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Category Archives: Puzzles

I’ve always wanted to discuss algorithm problems here but a quick look over at my posts (even just the tags) reveals that I haven’t really done much of that. Over at Github, I have a repository dedicated to solving Programming Praxis problems1 and I’ve thought of discussing my answers here but I haven’t had the time. My interview with Google is, I think, a good chance to dish out something similar to my intentions.

(Author’s note: Of course, I won’t discuss the specific problems I encountered during my interview. For reasons that will become clear if you think about it for a moment, Google clearly prohibits that.)

There are three stages I encountered during Google’s interview process. The first is a short initial (phone) chat with a recruiting coordinator. Next I had a phone technical interview which, aside from taking a longer amount of time, had me coding on a Google Doc. The third part is where they flew me to Mountain View, an interview which Google terms as “panel interview” but I will forever stubbornly refer to as a “circuit interview”.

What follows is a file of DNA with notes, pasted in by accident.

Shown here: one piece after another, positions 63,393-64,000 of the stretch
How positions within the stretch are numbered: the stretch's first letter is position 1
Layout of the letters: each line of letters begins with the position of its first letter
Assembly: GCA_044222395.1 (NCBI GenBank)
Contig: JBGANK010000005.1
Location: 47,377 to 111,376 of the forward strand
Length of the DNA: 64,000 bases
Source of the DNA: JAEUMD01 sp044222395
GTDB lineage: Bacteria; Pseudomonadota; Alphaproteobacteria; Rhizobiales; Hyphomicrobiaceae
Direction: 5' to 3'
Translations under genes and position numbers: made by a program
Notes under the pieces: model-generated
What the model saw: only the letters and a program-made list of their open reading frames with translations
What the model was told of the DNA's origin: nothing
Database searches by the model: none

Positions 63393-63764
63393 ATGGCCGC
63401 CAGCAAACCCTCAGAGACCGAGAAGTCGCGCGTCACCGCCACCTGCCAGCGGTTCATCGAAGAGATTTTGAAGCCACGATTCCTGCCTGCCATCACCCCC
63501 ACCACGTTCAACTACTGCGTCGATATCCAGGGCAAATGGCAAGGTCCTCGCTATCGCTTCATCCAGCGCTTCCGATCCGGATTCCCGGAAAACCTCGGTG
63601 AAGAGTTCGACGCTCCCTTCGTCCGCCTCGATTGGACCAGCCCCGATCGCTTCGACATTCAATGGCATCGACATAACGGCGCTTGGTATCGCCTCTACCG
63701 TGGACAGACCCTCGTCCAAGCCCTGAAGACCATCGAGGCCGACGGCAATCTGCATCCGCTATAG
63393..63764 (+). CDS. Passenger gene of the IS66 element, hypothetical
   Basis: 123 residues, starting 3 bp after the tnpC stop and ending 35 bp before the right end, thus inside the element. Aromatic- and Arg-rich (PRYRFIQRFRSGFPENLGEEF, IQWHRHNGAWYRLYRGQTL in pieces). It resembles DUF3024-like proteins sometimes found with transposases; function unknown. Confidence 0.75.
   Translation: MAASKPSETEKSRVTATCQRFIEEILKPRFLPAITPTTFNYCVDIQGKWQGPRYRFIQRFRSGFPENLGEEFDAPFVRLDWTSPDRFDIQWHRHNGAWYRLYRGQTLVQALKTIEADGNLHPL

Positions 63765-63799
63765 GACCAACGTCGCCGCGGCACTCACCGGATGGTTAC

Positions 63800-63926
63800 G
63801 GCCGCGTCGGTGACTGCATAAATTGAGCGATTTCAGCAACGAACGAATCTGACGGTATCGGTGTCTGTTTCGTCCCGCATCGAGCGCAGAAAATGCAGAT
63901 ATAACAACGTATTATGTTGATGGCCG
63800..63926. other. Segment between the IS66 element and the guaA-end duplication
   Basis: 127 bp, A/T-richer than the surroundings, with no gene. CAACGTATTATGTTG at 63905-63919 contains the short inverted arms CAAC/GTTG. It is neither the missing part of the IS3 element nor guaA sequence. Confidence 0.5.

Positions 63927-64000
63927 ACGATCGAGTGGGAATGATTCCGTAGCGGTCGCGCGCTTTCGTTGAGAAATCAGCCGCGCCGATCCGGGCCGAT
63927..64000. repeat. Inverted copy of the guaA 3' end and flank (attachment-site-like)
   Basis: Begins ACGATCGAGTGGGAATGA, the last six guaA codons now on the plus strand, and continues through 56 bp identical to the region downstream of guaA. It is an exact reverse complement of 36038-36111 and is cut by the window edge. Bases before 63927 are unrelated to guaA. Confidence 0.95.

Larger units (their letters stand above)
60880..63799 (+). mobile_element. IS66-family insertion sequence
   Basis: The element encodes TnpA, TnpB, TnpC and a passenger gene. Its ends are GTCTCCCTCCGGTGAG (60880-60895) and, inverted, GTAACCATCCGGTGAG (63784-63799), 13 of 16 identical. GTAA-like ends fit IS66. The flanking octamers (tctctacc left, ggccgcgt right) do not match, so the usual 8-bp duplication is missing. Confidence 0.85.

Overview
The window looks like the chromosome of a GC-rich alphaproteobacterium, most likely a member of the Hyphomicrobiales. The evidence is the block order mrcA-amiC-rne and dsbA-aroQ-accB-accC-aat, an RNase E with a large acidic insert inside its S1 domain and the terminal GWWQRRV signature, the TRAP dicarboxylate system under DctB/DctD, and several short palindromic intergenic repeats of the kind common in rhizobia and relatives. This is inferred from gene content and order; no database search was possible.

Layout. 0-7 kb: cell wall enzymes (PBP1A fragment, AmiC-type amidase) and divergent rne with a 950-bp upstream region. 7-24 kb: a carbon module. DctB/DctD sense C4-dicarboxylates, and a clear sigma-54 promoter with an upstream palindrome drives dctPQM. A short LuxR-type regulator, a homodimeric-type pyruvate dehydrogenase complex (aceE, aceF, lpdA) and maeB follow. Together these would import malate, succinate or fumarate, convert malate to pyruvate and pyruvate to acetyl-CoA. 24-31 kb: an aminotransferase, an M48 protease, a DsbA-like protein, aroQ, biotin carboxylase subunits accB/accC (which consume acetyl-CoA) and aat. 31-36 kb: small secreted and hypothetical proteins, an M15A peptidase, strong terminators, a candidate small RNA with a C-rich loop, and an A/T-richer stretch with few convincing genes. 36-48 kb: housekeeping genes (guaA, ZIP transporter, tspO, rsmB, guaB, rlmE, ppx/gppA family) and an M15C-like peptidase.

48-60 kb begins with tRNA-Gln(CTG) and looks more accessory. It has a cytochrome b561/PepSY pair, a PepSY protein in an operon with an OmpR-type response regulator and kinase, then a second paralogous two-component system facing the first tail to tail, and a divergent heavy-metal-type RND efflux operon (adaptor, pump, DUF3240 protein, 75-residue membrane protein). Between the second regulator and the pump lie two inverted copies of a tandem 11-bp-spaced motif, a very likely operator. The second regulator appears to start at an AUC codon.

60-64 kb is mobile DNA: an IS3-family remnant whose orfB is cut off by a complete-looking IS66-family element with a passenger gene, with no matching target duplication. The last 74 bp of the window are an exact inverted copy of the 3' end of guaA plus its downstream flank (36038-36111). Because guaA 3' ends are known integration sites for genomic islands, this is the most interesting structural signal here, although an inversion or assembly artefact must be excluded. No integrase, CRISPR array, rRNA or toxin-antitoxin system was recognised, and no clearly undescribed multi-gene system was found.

My interviews, in general, looked at my problem solving skills. For a company like Google, I expected that they will be more interested in my engineering competence, i.e., questions like “How do you get things done?”, “What frameworks have you used?”, “Why would assembly trump everything?”, “Concurrency, Cloud Computing, Parallelization, Multi-core issues, Efficient Caching Mechanism, High-Throughput Responsive MVC Framework Layer MOAAARRRRR!!!”2 .

Watch this short video featuring Laszlo Block on the type of people Google is after. It may be hard to believe, as it was for me, but based on my experience, this is so true.

Overall, I’d say that my Google interview was 85% algorithms/problem solving and 15% engineering.

I found the second phone interview a bit bumpy that afterwards I did not really expect much. I was just happy that I got a Googler asking me technical questions. My interviewer’s voice wasn’t very clear through the phone (as opposed to the first one). It did not help that I was having coughs that day which later developed into a slight fever.